Kansas April 10, 2016
Here Are The 12 Oldest Towns In Kansas… And They’re Loaded With History
Even though Kansas could be considered one of the “newer” states (it was the 34th state admitted to the Union), several of its towns are still chock-full of fascinating history, including these 12, which are a few of the oldest in the state:
We’re aware that these uncertain times are limiting many aspects of life as we all practice social and physical distancing. While we’re continuing to feature destinations that make our state wonderful, we don’t expect or encourage you to go check them out immediately. We believe that supporting local attractions is important now more than ever and we hope our articles inspire your future adventures! And on that note, please nominate your favorite local business that could use some love right now:
The city of Leavenworth is important for two main reasons:
1.) The old Fort Leavenworth (which was built in 1827) has an important spot in American history due to its role as a key supply base in the settlement of the Old West.
2.) Leavenworth was founded in 1854, making it the first incorporated city in the newly formed Kansas.
Even though the small Topeka suburb (originally named Osawkee) became Jefferson County's original County Seat in 1855, the town itself wasn't even incorporated until a century later. (The Jefferson County Seat was moved to Oskaloosa in 1858.)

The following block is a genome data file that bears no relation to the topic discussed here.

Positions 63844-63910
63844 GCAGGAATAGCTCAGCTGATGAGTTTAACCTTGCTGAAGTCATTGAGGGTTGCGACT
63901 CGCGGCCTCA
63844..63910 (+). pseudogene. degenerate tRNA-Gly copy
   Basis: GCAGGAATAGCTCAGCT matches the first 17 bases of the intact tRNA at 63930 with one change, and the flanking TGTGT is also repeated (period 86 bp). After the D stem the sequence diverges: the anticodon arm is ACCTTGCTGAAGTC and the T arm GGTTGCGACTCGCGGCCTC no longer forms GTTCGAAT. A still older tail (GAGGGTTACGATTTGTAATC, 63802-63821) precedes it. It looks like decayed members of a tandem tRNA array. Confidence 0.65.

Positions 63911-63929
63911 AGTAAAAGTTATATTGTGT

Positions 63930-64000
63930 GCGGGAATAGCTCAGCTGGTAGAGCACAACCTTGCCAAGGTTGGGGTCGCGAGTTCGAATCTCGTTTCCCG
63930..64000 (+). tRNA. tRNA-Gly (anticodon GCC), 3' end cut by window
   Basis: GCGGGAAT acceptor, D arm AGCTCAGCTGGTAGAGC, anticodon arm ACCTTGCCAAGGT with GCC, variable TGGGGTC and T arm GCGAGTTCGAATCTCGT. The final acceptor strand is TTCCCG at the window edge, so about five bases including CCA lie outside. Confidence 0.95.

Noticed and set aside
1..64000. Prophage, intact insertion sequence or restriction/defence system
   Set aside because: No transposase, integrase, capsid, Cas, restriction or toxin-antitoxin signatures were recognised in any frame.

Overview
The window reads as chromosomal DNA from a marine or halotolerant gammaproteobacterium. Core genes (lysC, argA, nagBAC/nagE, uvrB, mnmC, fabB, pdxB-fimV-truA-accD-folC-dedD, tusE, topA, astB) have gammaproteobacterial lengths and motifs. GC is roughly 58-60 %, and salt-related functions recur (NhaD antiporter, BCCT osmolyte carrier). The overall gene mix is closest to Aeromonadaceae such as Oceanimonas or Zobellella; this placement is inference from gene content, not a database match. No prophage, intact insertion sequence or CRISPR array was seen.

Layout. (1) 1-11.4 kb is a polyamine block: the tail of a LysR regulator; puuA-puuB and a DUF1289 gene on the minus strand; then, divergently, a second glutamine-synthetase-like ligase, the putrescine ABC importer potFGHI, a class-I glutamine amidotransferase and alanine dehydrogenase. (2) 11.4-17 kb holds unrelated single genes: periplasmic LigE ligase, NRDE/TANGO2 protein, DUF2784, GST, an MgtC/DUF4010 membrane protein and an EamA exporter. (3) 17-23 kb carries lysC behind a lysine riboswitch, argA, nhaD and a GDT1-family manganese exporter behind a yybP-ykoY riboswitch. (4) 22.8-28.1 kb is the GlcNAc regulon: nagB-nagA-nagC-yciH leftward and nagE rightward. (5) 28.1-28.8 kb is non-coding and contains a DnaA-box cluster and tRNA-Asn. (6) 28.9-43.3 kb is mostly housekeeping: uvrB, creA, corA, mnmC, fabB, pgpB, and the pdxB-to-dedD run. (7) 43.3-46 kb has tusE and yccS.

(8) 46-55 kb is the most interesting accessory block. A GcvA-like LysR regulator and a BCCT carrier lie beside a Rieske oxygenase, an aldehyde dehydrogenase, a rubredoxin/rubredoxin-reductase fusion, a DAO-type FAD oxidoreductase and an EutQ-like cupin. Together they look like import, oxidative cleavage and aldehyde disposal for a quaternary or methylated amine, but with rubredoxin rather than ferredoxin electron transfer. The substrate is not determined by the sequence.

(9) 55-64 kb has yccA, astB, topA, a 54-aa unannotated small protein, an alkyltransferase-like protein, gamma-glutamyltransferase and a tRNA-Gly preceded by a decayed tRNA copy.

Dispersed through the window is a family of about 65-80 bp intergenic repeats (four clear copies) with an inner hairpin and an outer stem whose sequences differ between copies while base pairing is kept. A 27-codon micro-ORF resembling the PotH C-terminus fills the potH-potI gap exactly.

The once-booming coal town, which was founded in 1871, was named after --you guessed it--Scranton, Pennsylvania. Today, the town is home to 700 residents.
Named in honor of Missouri senator David Rice Atchison (who showed interest from the get-go in forming a pro-slavery territory in the newly formed state of Kansas), Atchison has held an important part of history through its involvement in the Civil War and industrialization period.
The "Town Too Tough To Die" was founded in 1869 and, despite losing their post office in 1976, is still home to 80-some residents.
6. Blue Rapids
After the failed attempt to create a town at the junction of the Little Blue and Big Blue rivers, several families from New York moved in and had the town incorporated in 1872 as a city of third class under the statutes of Kansas.
Neodesha, which comes from the Osage Indian word meaning "meeting of the waters," was originally established as a trading post in 1867 (with permission from the Osage Indians, who still owned the land). It was later incorporated in 1871.
We all know the story of Bleeding Kansas... but did you know that before the Civil War, Lawrence was part of the Shawnee Indian Reservation prior to the Kansas Territory being opened for settlement?
Back to Bleeding Kansas... not only was Lawrence a vital part in these deadly confrontations, Lecompton was too, even serving as the Territorial capital of Kansas from 1855 to 1861.
10. Elk City
Much like Neodesha, Elk City got its start as a trading post location in 1868.
Founded in 1877 as the Nicodemus Town Company, the goal of the town was to establish the first all-black settlement on the Great Plains. The town saw a large spike in population during the early 1880s, but quickly declined after difficulties in both finding resources and years of poor harvests.
12. Council Grove
Named after an agreement between European Americans and the Osage Nation, Council Grove was one of the last stops on the Santa Fe Trail heading southwest and saw many pioneers pass through during the mid-1800s.
Do you live in any of these historic towns?